Kamala Harris attacked fellow Democratic candidate Joe Biden during last night’s second round of debates between Democrats vying for their party’s blessing to go up against presumptive Republican nominee Donald Trump in November 2020.  Ms. Harris scored points on Mr. Biden when the U.S. senator from California challenged his position in the early 1970s on school busing.  Ms. Harris asserted that Mr. Biden was against busing, the policy that transferred black students from schools in poor neighborhoods with under-performing, under-funded schools to schools in majority white, more affluent communities.  Ms. Harris argued that were it not for that policy, she would not have enjoyed the personal and professional success she is enjoying now.

From the perspective of a candidate seeking votes in the political markets, does the issue of busing resonate enough with the electorate’s fear that the narrative will garner votes?  The answer is no.

Ms. Harris’ busing argument doesn’t address Americans’ fears …

For millions of Americans, the issue of busing does not pull at the heart strings.  With a median age of 38 years, the policy of busing was waning when half of America was alive.  For the past two decades, cities across the United States have implemented remedial plans to address the problem of school segregation.  Ms. Harris’ mother faced the fear of her daughter receiving a less than stellar education in their neighborhood and likely believed this was the best or only available option.  And while there is still the concern about poor funding in low-income neighborhoods, options, including vouchers, charter schools, private schools, and relocation are available to alleviate these fears.

But while the issue of busing will quickly fade from the memories of the electorate who watched last night’s debate, what may linger a little longer is Ms. Harris’ performance.  The push back on Mr. Biden included a picture of Ms. Harris as a school girl and when combined with the tone and delivery of Ms. Harris’ remarks provided enough of an emotional message to connect with people in the audience and with traders in the political futures markets as the price of an event contract on Ms. Harris’ nomination climbed as much as seven cents last night on PredictIt.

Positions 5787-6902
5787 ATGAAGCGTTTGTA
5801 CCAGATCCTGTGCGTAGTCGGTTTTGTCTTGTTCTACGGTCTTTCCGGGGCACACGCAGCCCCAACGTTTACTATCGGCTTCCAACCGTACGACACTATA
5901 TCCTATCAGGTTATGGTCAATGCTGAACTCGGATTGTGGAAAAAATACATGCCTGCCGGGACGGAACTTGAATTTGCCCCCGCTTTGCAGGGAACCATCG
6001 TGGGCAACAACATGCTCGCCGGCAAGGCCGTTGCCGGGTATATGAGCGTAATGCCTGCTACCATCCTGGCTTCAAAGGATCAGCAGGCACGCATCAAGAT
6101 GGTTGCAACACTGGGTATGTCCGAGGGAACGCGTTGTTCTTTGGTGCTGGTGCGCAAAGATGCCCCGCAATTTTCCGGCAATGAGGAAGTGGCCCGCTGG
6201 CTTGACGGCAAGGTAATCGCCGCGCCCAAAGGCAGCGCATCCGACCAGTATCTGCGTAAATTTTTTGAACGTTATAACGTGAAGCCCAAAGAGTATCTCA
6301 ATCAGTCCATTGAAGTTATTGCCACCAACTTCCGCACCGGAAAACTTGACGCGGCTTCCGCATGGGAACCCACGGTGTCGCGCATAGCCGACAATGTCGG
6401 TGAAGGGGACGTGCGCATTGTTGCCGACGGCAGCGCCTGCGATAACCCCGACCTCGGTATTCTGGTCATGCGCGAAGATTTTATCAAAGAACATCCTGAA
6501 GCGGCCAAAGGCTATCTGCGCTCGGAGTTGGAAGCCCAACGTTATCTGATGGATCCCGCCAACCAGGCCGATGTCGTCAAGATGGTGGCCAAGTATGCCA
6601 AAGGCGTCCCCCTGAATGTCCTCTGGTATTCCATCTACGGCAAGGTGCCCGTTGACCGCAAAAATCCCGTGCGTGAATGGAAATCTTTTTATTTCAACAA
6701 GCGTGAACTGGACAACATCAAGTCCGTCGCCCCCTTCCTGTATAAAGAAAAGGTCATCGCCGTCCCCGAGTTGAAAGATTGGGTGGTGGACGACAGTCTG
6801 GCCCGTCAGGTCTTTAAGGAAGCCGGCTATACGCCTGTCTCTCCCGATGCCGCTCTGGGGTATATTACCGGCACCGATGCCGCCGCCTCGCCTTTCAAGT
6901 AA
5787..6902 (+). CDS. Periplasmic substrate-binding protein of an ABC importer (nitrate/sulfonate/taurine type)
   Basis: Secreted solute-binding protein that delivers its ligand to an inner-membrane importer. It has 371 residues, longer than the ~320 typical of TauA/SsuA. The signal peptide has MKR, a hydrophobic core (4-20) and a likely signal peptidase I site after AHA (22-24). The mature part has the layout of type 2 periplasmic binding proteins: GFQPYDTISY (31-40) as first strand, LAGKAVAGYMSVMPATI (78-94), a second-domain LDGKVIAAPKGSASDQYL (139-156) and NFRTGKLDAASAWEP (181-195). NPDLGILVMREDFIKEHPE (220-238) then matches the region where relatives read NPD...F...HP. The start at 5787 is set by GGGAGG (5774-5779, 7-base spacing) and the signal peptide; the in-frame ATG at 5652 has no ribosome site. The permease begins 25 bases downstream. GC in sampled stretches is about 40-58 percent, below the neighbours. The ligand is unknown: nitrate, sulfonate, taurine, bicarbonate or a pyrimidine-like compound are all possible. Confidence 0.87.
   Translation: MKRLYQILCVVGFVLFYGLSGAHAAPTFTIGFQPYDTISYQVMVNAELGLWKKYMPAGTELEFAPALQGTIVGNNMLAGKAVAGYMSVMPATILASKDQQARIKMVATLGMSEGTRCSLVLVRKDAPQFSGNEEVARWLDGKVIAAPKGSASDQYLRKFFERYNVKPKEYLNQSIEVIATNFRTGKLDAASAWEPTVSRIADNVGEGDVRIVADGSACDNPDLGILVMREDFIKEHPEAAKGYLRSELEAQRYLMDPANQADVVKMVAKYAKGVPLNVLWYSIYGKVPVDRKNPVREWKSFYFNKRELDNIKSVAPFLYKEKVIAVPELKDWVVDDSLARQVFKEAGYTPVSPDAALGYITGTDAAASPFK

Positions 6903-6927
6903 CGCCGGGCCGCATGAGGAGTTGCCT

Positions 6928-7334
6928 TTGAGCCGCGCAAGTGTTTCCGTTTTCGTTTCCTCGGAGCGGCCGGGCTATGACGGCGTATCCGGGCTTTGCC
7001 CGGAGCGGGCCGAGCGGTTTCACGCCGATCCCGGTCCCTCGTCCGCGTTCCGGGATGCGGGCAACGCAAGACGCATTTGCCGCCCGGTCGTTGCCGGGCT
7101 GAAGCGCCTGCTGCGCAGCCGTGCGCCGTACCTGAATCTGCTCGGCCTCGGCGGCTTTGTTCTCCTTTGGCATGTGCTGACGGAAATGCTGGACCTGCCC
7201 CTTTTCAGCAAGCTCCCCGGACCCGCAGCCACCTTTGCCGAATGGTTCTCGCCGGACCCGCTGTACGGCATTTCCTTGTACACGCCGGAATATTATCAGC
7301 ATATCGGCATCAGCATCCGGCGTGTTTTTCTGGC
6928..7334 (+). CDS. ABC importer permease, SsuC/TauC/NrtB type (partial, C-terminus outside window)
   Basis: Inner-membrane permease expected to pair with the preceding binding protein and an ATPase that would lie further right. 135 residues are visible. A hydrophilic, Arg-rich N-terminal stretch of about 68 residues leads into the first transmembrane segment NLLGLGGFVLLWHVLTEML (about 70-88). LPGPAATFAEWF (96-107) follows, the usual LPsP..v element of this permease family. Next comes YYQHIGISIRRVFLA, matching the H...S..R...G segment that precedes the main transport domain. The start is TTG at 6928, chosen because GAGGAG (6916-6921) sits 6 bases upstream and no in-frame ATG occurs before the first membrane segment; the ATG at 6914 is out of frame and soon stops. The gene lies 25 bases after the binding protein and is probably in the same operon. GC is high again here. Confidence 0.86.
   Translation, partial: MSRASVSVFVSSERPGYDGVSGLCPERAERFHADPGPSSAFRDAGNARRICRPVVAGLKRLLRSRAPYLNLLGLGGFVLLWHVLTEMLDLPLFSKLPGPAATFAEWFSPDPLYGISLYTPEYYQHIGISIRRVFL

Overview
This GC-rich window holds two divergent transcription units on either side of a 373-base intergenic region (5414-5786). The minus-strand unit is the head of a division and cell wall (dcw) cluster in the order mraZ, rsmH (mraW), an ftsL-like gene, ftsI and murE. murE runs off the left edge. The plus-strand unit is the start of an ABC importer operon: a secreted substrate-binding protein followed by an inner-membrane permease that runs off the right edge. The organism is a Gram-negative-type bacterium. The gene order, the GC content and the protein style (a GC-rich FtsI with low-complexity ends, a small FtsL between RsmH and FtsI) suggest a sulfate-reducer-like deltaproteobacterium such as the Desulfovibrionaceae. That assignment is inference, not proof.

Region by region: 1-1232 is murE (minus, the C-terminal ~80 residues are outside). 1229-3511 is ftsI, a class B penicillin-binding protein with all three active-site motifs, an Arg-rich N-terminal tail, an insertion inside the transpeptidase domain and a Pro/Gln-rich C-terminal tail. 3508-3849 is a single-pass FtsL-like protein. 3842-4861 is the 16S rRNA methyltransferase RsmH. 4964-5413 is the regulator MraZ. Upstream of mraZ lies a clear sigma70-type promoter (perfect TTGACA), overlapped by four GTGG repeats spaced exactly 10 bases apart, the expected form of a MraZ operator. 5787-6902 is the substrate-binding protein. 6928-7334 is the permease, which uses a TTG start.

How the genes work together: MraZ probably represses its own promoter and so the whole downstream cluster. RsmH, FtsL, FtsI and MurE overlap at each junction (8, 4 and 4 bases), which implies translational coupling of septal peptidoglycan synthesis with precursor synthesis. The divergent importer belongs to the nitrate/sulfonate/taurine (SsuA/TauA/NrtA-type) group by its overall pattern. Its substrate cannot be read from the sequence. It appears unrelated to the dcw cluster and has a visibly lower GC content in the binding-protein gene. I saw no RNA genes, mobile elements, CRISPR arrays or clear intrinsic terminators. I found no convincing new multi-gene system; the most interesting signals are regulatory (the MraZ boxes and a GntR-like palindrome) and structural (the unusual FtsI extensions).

But her performance may not address the fear of some in the black community that her record as a prosecutor does not reflect serious attempts at law enforcement reform.  There is the argument that her record is mixed, having not done enough to address the efficacy of investigating police shootings, declining to weigh in on recreational use of marijuana, and her defense of the death penalty.

Kamala Harris, while probably liked by her sorority sisters and the professional class, may not be endeared by those who have had a less than pleasant run-in with law enforcement.

Conclusion: Kamala Harris has work to do …

Ms. Harris has managed to present energized optics over the past 24 hours, but in the 21st century digital world, those optics can be blurred quickly by opposing messaging provided on tens or hundreds of other mediums.  Right now as I type this post, Joe Biden is mounting an energetic rebuttal to Ms. Harris on C-SPAN and while the political futures markets have Ms. Harris’ selling at a higher price than Mr. Biden, the ability for Mr. Biden to go on a policy offensive across multiple platforms with a deeper bench of media and civic leader support could put him back in the driver’s seat.

The corporation serves the State, not the other way around …

The eye catcher ….

During last night’s debate among candidates for the Democratic nomination for president, a number of candidates including U.S. Senator Cory Booker of New Jersey and U.S. Senator Elizabeth Warren of Massachusetts, criticized corporations operating in various industries for the greed they perpetrate on Americans.  From internet to health care to energy companies, the candidates took issue for predatory prices for health care, the anti-trust implications of large internet companies, and the tax breaks companies receive while rank and file Americans struggle.